Archive for September, 2007

The What and the How

Have you ever executed an analysis perfectly and then learned that the analysis didn’t hit the mark with regards to What was needed. My engineering education provided me with many tools, so I’ve always been good at knowing How to complete an analysis, but that’s only gotten me half way to the finish line.

A recent accounting class at Darden really brought this concept home. My class had just finished an accounting case where we had applied activity based costing to allocate fixed costs. Armed with this tool, most of us spent 2-3 hours in our next learning team debating the appropriate drivers to allocate the fixed costs in our next case. It wasn’t until we finished the allocations that we realized fixed costs were irrelevant to the current business situation. We spent our time determining how to allocate fixed costs rather than discussing what costs were important to business.

Every MBA program teaches the how and the what in different proportions, and it’s important to understand which elements you need to develop. If you have an engineering or technical education (like myself), you probably have a pretty good handle on how to complete an analysis and apply a framework. If you have spent time managing people and organizations, you might have your bearings with regards to what are the right tools to address a business problem.

Another consideration is the career field you seek to enter. If you are looking at a specific technical function such as asset valuation, you will probably need to bone up on how to apply different valuation tools. The more general and cross-functional the career, the more you will be challenged with determining what tools are appropriate.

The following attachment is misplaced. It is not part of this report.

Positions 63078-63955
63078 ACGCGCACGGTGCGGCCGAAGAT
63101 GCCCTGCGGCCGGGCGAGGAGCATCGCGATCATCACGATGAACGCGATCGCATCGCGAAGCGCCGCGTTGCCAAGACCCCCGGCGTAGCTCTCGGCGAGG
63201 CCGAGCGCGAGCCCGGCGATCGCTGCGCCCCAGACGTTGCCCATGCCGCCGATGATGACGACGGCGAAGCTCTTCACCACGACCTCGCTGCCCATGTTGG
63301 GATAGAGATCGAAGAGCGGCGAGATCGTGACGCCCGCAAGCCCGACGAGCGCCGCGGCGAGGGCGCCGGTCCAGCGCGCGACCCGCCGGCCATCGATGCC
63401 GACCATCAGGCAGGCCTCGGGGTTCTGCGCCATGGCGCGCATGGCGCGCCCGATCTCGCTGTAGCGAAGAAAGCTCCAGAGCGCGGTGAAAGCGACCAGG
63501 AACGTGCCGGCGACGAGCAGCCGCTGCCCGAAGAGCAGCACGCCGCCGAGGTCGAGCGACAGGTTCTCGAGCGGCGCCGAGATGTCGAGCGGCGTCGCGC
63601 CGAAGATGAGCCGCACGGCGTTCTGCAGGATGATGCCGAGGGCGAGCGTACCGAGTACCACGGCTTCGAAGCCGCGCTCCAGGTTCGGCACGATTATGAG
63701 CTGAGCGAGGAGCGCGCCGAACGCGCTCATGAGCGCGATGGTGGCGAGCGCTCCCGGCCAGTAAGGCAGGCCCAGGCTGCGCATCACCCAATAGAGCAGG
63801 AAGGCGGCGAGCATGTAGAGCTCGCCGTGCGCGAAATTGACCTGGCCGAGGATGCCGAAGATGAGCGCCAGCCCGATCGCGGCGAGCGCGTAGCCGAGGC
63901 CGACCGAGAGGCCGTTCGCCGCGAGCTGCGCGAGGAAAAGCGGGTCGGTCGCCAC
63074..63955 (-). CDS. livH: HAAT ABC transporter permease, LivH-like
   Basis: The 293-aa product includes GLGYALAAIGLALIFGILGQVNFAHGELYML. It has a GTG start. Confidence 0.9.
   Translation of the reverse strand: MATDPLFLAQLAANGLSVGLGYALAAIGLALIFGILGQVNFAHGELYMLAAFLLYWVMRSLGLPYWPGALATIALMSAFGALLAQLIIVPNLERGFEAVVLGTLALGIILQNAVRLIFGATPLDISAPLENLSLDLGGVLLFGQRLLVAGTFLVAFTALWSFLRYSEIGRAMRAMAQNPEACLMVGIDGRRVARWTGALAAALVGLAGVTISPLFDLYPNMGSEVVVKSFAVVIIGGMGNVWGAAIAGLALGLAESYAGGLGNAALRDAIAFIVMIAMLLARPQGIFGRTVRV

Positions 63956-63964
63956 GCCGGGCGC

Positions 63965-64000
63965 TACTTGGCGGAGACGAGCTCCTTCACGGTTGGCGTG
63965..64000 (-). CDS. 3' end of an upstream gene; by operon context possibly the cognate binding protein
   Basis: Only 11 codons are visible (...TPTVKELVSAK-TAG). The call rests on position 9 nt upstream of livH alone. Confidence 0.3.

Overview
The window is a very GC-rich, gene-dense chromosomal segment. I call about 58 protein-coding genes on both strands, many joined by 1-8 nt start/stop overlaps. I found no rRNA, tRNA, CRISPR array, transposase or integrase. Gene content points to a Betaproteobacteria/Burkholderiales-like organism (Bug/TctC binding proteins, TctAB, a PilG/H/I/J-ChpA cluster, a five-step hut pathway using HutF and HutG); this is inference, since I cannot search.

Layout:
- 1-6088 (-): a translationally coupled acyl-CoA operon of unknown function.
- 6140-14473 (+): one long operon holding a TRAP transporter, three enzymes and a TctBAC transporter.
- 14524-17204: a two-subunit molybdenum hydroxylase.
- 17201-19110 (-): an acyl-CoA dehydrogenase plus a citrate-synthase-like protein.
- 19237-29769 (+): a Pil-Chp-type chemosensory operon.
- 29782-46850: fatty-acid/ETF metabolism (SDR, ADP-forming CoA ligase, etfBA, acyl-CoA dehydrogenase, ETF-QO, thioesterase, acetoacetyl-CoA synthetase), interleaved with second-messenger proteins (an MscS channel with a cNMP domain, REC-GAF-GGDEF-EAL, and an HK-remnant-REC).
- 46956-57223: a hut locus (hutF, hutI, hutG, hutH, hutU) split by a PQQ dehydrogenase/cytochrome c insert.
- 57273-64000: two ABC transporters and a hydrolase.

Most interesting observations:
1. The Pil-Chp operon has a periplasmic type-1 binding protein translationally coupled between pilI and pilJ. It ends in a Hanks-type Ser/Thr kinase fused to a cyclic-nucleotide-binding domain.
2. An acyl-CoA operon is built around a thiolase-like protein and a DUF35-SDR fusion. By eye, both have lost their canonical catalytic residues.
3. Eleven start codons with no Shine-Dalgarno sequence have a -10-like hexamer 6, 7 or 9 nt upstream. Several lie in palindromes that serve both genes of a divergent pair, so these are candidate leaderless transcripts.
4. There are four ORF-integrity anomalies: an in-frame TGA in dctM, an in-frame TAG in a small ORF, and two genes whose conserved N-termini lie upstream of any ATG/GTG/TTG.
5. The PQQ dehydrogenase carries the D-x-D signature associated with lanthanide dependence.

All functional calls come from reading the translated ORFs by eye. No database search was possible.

Once you have an understanding of your development needs, you should consider the teaching focus of your target MBA programs. An assessment of the teaching methods employed can be a good indicator of the programs focus. I’ve included some examples below.

What: cases, class discussion, team discussion, simulations
How: text books, lectures, technical notes, excel models

High Touch

Darden’s slogan is ‘high touch, high tone, high octane’. I have heard this slogan many times, seen it on flags, in PowerPoint presentations – now I pass road signs with the slogan every morning when driving to the Darden Grounds. For those of us already part of the Darden community, the slogan is like saying ‘the sky is blue’.

Let me reflect on the Darden ‘high touch’ experience, which refers to the high level of interaction between students, faculty, and staff. Although this term was initially in reference to the Darden classroom environment, the ‘high touch’ clearly extends outside the classroom. This last weekend is a good example of the Darden ‘high touch’ social scene.

Movies – Friday night, my wife and I met up with another Darden couple to see a late night movie

Darden Cup – On Saturday morning I joined my section at the Darden Cup event, which was a football tournament between the five first year sections. Over half of the first year class attended and most students that attended played football. My section was able to recruit our Decision Analysis professor to attend. I believe all 5 professors of another section attended.

LASA Fund Raiser – Saturday evening my wife and I joined two other Darden couples for dinner at a local restaurant. Darden’s Latin American Student Association (LASA) had organized for 12.5% of proceeds at this restaurant to be donated to survivors of the earthquake in Peru. This casual event was attended by close to two hundred students, faculty, and staff. From our table we could see students talking with Darden’s Director of Student Affairs and Darden’s Director of Admissions.

Learning Team – Sunday evening a member of my learning team cooked dinner for our team at her house. During dinner, we were joined by a second year student who provided advice on how to make the most of our learning team. Later we prepared for our Monday classes.

Compared to my undergraduate university, Darden has a very strong sense of community. Most of this is probably driven by the school size (310 in my class) and the school’s small town location (Charlottesville, VA).